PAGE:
chmod is used to change the commonly used read, write, and execute permissions on files. It can change these permission bits for the file owner, the file's group owner, and everyone else. It can also change the more esoteric ‘permissions’ (attributes, reall) like set-user-ID, set-group-ID, and ...

learn more… | top users | synonyms

9
votes
1answer
339 views

Make group permissions same as user permissions

I want to set the group permissions for all files and subdirectories within a certain parent directory to whatever the user permission setting for that specific file or directory is. For example, ...
5
votes
1answer
825 views

Can't get directory listing of folder I have permissions to

I was having some permission problems and used the following command on directory Media: chmod -R ugo+r Media It didn't help so then I did: chmod -R 775 Media Now I get this error when I try to ...
3
votes
2answers
611 views

How to make a folder request root password to view execute?

I am running Ubuntu 10.04 LTS. I want to use my laptop to play music in a party. MY screensaver does not need a password to deactivate. I would like to allow people to use my computer to play the ...
1
vote
2answers
195 views

is setting a 0 permission on a directory an effective way to protect its contents?

Let's say that permissions for user and group are set up correctly on a directory. Would a 0 permission for other on that directory provide effective access control for the directory's files and ...
2
votes
1answer
283 views

chmod -R 644 ~/Documents

I recently noticed that all of the files in my ~/Documents were somehow incorrectly given executable status. This proved annoying as trying to opening any file gave me a message box saying it was ...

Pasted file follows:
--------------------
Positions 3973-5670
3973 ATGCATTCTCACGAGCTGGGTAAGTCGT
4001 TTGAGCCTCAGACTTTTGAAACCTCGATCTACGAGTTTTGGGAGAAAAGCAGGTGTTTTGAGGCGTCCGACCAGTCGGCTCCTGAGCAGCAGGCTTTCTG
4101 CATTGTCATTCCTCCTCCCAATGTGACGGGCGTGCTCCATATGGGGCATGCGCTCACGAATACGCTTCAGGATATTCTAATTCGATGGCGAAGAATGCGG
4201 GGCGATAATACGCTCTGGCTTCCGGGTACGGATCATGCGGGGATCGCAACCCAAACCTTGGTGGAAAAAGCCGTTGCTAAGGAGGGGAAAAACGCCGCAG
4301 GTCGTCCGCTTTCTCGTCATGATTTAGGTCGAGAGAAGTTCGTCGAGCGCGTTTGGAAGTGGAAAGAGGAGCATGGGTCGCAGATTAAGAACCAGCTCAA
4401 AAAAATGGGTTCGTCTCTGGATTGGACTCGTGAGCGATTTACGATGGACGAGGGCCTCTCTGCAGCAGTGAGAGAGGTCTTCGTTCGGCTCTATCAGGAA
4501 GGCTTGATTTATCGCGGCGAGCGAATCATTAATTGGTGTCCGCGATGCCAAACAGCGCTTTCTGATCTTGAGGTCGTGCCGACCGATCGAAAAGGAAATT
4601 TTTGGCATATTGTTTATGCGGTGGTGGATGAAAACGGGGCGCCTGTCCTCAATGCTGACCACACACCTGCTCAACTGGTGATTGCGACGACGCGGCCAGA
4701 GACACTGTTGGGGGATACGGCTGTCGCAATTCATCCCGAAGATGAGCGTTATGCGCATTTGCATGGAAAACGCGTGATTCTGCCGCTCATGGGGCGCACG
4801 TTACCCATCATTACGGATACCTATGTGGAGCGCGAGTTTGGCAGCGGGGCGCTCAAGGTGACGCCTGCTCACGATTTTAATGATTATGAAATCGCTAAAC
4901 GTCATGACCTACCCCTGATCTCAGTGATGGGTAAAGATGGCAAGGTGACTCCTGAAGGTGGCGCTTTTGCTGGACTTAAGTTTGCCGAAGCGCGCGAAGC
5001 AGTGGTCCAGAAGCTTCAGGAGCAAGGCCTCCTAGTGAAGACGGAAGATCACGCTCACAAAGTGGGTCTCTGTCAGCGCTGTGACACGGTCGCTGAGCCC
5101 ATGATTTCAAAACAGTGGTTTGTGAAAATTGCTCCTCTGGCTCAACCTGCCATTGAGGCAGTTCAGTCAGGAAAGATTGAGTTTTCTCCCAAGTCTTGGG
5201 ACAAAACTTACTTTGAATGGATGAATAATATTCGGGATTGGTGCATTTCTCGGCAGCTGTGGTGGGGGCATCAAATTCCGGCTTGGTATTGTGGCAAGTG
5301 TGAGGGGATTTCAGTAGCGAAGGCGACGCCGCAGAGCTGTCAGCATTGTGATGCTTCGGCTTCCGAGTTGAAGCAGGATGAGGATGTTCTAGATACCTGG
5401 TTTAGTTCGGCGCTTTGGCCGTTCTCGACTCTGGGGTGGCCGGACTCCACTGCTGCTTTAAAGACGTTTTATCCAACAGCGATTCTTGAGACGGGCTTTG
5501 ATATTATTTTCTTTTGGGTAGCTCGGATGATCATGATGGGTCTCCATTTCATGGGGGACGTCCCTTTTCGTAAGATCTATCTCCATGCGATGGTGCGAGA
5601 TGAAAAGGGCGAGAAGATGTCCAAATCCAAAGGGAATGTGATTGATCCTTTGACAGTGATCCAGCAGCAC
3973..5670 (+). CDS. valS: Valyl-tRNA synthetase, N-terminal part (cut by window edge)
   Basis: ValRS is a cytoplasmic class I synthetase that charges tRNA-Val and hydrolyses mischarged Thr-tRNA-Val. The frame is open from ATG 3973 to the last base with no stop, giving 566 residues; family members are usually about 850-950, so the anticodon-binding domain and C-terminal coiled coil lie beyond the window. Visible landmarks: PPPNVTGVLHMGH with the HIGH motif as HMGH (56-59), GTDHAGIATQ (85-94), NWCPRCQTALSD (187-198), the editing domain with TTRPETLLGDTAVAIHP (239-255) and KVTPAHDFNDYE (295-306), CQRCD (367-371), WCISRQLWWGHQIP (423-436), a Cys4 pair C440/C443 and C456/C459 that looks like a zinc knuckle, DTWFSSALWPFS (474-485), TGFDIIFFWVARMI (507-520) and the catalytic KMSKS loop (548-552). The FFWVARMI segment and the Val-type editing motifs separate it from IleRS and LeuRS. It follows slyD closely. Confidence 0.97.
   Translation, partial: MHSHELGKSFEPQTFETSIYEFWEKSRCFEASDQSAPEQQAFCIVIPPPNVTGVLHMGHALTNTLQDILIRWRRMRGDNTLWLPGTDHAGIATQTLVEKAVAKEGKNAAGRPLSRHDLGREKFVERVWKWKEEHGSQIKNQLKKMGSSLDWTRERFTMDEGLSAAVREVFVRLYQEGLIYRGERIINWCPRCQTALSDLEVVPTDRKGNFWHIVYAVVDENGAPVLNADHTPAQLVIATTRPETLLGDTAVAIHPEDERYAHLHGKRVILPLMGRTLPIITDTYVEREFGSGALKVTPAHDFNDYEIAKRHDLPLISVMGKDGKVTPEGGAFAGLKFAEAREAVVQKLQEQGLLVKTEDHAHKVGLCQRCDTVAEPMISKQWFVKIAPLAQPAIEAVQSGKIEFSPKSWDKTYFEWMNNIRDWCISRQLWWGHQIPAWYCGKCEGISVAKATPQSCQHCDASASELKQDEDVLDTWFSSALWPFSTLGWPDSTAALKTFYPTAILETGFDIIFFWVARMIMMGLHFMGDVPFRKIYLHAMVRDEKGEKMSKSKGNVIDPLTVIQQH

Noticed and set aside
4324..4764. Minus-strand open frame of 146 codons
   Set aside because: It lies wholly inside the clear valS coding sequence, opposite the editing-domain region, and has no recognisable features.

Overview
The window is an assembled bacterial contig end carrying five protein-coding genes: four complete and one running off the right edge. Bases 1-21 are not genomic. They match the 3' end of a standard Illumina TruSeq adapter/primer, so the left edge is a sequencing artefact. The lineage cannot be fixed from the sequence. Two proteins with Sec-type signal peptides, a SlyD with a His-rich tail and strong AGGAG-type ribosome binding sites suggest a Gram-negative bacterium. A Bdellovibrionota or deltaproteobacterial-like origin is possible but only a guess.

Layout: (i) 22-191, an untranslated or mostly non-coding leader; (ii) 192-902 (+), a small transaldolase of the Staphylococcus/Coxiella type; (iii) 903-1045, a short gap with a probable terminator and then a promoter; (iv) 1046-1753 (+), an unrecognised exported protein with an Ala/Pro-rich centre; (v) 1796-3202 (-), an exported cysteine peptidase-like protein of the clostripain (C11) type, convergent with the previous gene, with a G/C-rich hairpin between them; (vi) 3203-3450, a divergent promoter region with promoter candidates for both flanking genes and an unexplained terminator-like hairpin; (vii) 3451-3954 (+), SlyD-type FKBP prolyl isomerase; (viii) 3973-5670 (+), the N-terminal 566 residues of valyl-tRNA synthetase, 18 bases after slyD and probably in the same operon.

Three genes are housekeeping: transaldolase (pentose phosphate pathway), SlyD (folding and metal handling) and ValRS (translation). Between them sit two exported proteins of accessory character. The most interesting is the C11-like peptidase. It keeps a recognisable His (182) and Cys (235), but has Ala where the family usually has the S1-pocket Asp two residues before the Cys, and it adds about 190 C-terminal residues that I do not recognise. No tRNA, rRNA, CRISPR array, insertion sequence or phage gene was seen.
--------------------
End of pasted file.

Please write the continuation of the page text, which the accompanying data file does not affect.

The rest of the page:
5
votes
3answers
494 views

Unix users, groups, and permissions

I don't understand unix users, groups, permissions, etc. For example, things managed by the chmod, chgrp, usermod, groupadd, etc. commands. How do all these things work?
5
votes
3answers
4k views

Write access without read access

Is it possible for a user to have a write access to a file and not be able to read it? How is it possible? I tried the following commands: debianbox@debian:~/posix/io$ touch filetest ...
7
votes
2answers
3k views

recursively change file permission but not directories?

I was doing a mass recursive change of permissions of some files that I had migrated to a unix system. I changed them to ug+rw, but then I found that I could not traverse subdirectories. I looked at ...
3
votes
1answer
406 views

Vanishing permission on device file (RHEL 6.1)

I want to set world read/write permissions on a raw block device file (yeah, I know). I can set the permission to 666, but it goes back to 660 immediately after I touch it or write to it. Why? ...
1
vote
1answer
179 views

Do we need to chmod a shell script before it can be rsh

I tried to rsh a shell script from OpenVms to a Red Hat linux. It seems that it is not executed. I created the shell script in OpenVms and Ftp it to the linux. I then ls -la the folder in linux: ...
1
vote
1answer
883 views

Temporary Permissions when installing DokuWiki?

I'm trying to upgrade to the latest version of DokuWiki, and I'm finding that the easiest way to do this is to install the upgrade plugin and just click a few buttons. But there are permissions ...
4
votes
2answers
809 views

Directory special permission problem

When I write: chmod g=rws,u=rwx,o=rx folder_name I get: drwxrwSr-x But S is not the same as s, right?
14
votes
3answers
3k views

I accidentally chmod -R +x on a directory. How do I restore the correct permissions?

Well, to be specific, it was chmod -R 755. Now every file is executable, which I don't want. I am thinking that I should look at the first two bytes of each file for the #!, but will this cover ...
18
votes
1answer
7k views

What is the first chmod octal digit in a four-digit value for?

Sometimes I see chmod commands that use four octal digits instead of three -- what is the optional first digit for? For example, chmod 777 is equivalent to chmod a+rwx; what's the same command for ...
7
votes
2answers
787 views

How are file permissions calculated?

Using chmod I could set the permissions for a file, but if the parent ( .. ) directory had conflicting permissions, what would happen? And if I create a new file, using touch or something similiar, ...